16 Improvements to existing design Scintillator: problems with ZnS opacity long decay time poor pulse height discrimination => charge or photon counting discriminators needs coating to avoid Radon progeny problems But thin layered scintillator gives gamma immunity But ZnS is the brightest low cost scintillator… => stick with ZnS

17 Improvements to existing design II Choice of capture material 6 LiF is a controlled material and increasingly expensive Can we make worse (but very much cheaper) detectors using boron compounds? Capture cross-section higher - but releases less energy Can probably use natural rather than isotopically enriched material.

18 Usable thermal neutron capture reactions

19 abundances

20 Boron Nitride Need inert boron compound needs to be white or colourless easily available with controlled grain size Hexagonal boron nitride is available in ~5um platelets for cosmetic applications Cubic boron nitride is available in controlled sizes as an abrasive

21 Geometric improvements PNL-Leeds detectors were optimized for volume configuration (maximum efficiency, lowest background…) Security applications need to optimize effective area per unit cost Smaller or less efficient detectors can still win if they are very much cheaper!

22 Geometric optimization MCNPX simulations Four best layers Contribute ~76% of the efficiency Can re-deploy the other four to double the area.

23 Optical optimization Redesign optical configuration for planar detector New waveshifting materials and techniques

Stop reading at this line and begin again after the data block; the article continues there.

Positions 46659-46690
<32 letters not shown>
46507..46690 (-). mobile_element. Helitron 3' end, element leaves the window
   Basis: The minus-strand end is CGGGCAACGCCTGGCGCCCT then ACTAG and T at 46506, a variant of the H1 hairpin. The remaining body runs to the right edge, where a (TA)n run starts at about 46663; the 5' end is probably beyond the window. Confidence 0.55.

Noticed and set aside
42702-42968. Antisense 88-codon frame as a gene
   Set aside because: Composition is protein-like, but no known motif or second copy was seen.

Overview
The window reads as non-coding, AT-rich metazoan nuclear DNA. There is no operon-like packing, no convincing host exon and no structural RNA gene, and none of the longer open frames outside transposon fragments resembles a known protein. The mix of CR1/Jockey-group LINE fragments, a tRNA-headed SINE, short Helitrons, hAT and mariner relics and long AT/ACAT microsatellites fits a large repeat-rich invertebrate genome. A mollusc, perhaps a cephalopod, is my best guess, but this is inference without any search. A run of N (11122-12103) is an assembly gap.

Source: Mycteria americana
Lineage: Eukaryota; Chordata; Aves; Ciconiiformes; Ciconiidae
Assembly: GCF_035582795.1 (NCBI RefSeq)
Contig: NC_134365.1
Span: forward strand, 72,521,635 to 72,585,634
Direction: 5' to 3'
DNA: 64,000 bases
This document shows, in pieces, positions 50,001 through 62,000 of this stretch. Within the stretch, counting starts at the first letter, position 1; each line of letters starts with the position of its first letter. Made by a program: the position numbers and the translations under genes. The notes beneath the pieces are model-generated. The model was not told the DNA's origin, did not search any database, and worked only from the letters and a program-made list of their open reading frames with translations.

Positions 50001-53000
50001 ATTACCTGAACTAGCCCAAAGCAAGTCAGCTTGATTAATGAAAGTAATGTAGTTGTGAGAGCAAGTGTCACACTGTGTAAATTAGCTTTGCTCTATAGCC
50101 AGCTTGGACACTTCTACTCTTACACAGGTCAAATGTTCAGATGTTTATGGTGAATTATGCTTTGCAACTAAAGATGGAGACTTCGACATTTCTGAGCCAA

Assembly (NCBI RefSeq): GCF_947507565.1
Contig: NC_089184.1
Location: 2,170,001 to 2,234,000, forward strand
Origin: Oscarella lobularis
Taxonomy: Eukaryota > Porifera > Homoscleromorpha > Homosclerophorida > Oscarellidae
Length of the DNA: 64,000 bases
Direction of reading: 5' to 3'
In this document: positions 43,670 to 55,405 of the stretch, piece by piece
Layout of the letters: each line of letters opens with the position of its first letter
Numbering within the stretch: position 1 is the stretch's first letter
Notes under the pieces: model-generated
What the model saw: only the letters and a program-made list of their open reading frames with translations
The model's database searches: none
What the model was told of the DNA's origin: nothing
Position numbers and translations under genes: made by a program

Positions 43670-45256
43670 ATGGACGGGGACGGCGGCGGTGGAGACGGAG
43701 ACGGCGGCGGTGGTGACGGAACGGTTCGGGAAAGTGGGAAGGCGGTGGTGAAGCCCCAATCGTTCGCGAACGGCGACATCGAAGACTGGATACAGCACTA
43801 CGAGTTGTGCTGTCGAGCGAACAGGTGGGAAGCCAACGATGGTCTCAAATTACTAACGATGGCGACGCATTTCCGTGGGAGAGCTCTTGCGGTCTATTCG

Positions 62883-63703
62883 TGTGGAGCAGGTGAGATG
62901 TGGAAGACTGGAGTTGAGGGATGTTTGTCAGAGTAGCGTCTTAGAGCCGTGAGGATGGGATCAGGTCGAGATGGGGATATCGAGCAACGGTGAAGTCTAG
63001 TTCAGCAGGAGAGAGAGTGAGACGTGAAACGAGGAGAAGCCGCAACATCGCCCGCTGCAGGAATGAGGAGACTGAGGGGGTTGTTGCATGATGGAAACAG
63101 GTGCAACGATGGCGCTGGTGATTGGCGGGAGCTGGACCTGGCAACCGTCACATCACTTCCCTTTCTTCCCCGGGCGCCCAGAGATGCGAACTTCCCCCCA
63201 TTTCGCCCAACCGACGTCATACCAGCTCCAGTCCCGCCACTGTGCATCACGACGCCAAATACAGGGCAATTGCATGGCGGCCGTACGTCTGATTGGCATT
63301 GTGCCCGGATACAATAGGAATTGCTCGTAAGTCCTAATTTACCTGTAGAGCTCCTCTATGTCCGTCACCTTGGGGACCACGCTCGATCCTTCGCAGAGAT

24 Improved production of layers Capture compound + Scintillator + Binder originally ~ 100 ± 10 microns Minimize wastage, avoid aggressive solvents… Original detectors used spreading technique Considered spray painting, powder coating, serigraphy, ink-jet systems – but went back to spreading.

25 Binder / solvent Kraton G1652; linear triblock copolymer based on styrene and ethylene/butylene (SEBS) – dissolves in light mineral oils forming a gel Solvent – "white spirit"

26 Light transmission through scintillating layer => can probably work with 250micron layers

27 Layer uniformity checks Examination using USB microscope

28 Wavelength shifting lightguides Low cost technique using BBQ dye loaded lacquer sprayed onto surface of clear acrylic sheet Tests with small samples suggest that this 1.2 times better than original Plexiglas GS2025 material W. Viehmann and R. Frost. Thin film waveshifter coatings for fluorescent radiation converters. NIM, 167:405–415, 1979.

29 Neutron discrimination Original pulse counting system used hard-wired TTL Depends on choice of capture compound, scintillator, waveshifter and optical collection New computer based monitoring system controlling hardware decisions

30 Current status Rebuilding original prototype cases with new materials to give four detectors covering 0.512m 2 Experimental trials with 252 Cf and gamma sources over next 6 months Research funded by UK Home Office Scientific Development Branch

31 Acknowledgements John Barton – arXiv:astro-ph/0305155 Graeme Hitchen – SUEL, University of Sheffield Ed Marsden – Corus Redeem, Rotherham Dick Lacey – HOSDB Questions? e-mail